I've been asked to generate a public key with PuTTY key generator. The default is 2048 bits, should I add additional bits to the generated key? Or is it unnecessary?

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    The general guideline (at the moment) is: stick with 1024 at a minimum, go with 2048 to be safe, use 4096 if you're paranoid (and/or a government), and use more if you want to show off. – KnightOfNi Jul 1 '14 at 23:00
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    What do you need to do with this key? – user1301428 Jul 2 '14 at 8:43
  • Lock down an HR / CRM system that will probably also be accessed for 3rd party queries. But it has HTTP Access too. – leeand00 Jul 2 '14 at 12:37
  • Sorry I meant https access. – leeand00 Jul 2 '14 at 12:46

1024 is considered the minimum key size for RSA at the current time. For general purposes i would say that 2048 is enough. However, if you will use this key to transfer highly sensible data (e.g. related to bank accounts or important server passwords etc..) I´d go with 4096 bits.


There seems to be a convention of using power of 2 keysizes, it's not strictly required but it seems to be the norm.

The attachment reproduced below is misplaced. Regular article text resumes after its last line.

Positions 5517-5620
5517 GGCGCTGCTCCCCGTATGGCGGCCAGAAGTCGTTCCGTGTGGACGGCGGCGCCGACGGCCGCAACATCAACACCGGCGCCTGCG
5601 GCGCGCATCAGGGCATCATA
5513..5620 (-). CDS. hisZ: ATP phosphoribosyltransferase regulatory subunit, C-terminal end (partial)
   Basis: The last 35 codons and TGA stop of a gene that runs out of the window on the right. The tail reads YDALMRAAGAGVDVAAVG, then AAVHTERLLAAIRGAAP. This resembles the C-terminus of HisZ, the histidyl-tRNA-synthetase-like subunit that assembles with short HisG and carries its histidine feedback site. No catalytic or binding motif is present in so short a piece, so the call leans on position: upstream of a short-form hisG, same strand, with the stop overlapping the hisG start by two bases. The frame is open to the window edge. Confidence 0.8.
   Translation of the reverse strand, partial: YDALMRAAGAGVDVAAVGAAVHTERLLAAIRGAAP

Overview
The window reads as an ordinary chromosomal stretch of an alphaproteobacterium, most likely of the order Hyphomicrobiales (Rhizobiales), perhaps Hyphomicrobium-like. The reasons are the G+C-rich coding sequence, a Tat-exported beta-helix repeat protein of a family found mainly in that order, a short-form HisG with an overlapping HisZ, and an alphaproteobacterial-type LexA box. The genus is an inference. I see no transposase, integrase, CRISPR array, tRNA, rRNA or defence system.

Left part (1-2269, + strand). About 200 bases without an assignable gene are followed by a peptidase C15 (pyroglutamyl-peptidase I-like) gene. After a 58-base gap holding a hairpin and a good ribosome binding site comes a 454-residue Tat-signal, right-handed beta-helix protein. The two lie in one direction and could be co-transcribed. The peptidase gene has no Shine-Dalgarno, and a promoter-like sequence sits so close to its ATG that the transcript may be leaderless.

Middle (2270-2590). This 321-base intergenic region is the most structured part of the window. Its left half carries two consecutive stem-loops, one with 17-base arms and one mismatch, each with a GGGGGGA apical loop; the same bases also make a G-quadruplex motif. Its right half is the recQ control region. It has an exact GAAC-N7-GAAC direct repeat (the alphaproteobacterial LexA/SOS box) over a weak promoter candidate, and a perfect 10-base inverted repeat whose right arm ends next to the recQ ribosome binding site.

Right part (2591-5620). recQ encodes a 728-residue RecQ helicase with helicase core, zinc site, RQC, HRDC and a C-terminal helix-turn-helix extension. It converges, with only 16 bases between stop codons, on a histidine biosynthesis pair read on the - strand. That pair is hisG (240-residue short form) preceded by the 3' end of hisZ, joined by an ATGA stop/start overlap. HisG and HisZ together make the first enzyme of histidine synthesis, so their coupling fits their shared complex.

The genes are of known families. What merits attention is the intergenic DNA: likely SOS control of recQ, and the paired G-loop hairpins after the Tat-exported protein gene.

The best known way to attack RSA is to factor the modulus to get p and q, once p and q are known it's trivial to reconstruct the rest of the private key. How difficult that factorisation is depends on the size of the modulus.

512 has been factored by hobbyists.
768 bit has been factored by researchers in a public challange.
1024 can probablly be factored now by well-funded orgnisations but noone has publically admitted doing it.
2048 is generally thought to be secure for the time being.
4096 is what the more paranoid go for, especially for long lived keys.

Personally I use 4096 for all newly generated keys.


Depending on how paranoid you are and how secure the server needs to be, 2048 should be enough. It's going to take many years for someone to break that.

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